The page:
The former Revel, aka TEN AC, is being renamed Ocean Resort Casino by a Colorado-based developer and reactions to the Atlantic City casino news are varied.
“Saga” is an apt way to describe the history of Atlantic City casino Revel/TEN AC.
The property owned by Glenn Straub has often hit the headlines for the wrong reasons over the past three years, miring itself in permit battles and ego-driven conflicts with the city. Thankfully, the Press of Atlantic City reported earlier this month, the property has been sold. This was big NJ casino and gambling news, especially for Atlantic City.
The new buyers, Colorado-based AC Ocean Walk, paid a reported $200 million for a property whose original construction bill surpassed $2 billion.
In a statement given to the Press of AC, AC Ocean Walk exec Bruce Deifik called the newly-acquired casino and hotel “tremendous.”
“We are incredibly excited that we were able to take advantage of the opportunity to acquire this tremendous property at a time when Atlantic City is seeing great economic strides,” Deifik was quoted as saying.
Former Revel will be renamed Ocean Resort Casino
The sprawling, glass-encased property will open this summer under its new name, Ocean Resort Casino.
That the former Revel is reopening as a casino and hotel is no doubt a relief for everyone in the city and state, not the least of which would be the Casino Reinvestment Development Authority. Its constant battles with former owner Straub were no doubt a drain on their patience and their desire to move Atlantic City forward.
What they get with the new announcement from Deifik’s group is another win for the city (the Hard Rock is slated to open later this year) and an investment group who, it is assumed, will spend its time meeting the city’s requirements rather than fighting them with Straub-like cantankerousness.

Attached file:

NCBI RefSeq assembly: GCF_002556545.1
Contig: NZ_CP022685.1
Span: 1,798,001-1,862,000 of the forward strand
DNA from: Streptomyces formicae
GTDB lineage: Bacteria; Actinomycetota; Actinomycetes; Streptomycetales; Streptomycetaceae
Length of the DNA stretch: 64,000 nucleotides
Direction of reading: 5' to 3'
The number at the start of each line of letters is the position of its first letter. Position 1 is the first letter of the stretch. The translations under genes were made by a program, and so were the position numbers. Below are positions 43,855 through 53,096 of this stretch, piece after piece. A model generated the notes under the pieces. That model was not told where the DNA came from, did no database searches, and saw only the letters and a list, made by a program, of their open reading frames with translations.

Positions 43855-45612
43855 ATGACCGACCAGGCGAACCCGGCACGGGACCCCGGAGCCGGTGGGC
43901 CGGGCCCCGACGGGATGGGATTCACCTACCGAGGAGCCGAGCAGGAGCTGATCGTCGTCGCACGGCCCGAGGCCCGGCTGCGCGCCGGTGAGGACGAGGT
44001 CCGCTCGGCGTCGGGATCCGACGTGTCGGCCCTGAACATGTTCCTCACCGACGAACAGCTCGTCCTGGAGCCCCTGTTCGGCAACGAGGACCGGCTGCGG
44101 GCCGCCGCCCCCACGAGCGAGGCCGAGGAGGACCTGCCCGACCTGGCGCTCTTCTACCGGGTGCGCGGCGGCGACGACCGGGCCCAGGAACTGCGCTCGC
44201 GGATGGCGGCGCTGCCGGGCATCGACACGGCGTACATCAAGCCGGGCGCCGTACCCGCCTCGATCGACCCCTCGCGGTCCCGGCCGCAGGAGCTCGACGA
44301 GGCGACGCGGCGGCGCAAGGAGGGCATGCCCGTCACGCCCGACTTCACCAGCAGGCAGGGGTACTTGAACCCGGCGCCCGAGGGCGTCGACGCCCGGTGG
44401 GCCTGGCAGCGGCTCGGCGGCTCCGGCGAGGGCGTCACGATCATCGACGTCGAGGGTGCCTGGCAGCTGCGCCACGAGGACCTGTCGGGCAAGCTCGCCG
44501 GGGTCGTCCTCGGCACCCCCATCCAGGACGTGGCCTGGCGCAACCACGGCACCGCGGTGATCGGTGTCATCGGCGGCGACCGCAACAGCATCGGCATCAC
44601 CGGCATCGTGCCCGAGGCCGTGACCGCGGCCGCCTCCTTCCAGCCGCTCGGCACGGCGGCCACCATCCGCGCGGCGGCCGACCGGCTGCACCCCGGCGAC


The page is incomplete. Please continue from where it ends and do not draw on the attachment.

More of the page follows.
Deifik said he sees his group’s acquisition as additional horsepower to what has become a rather formidable engine of rebirth in Atlantic City.
“Now the city has a number of exciting new projects with our property and the Hard Rock, as well as Stockton University’s new campus and the expansion of the medical center,” he said in his statement.
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Reactions to Revel/TEN casino sale in NJ
The announcement of the sale and the new Ocean Resort Casino drew a variety of responses on Twitter, with many reactions expressing the sort of timid belief you’d expect after two-and-a-half years of Straub’s antics.
One response noted that the otherwise elegant property had become a garish reminder of Atlantic City’s decline:
Jim Kennedy, an analyst who specializes in AC’s casino industry, noted that the property will have to undergo some serious brand rehabilitation. Revel was often criticized for a very confusing casino-floor layout:
Dave Weinberg, a sports reporter who covers the Press of AC’s Philadelphia Eagles beat, offered this simple expression of excitement about Ocean Resort Casino:
And, finally, Wayne Parry, another Press of Atlantic City reporter who frequents the casino beat, expressed optimism as well:
Straub still makes a profit off Revel casino sale
Straub, a Florida-based developer, bought the Revel out of bankruptcy in August 2015, rescuing the shuttered casino and hotel just two and a half years after the property opened in April 2012.
Revel was the unfortunate poster child of AC’s 2014 casino contraction, in which four properties closed and sent the city’s finances into a tailspin. Despite the best efforts of Mayor Dick Guardian and the city council, they could not submit a feasible 2017 budget. As a result, the state took over the city’s finances.
Amid this upheaval, Straub made promise after promise that the rebranded TEN AC would open its doors despite a lack of proper permitting.
Meanwhile, the state managed to settle an outstanding tax debt toward Borgata Hotel Casino & Spa. In the following months, Hard Rock International announced it would purchase the Trump Taj Mahal.
During all of this, Straub was still allegedly planning to open TEN AC, but his promises never came to fruition.
It’s unclear how much the developer poured into the property in the 29 months he owned it, but, based on the purchase and sale price of Revel, Straub stands to earn at least double what he paid for Revel.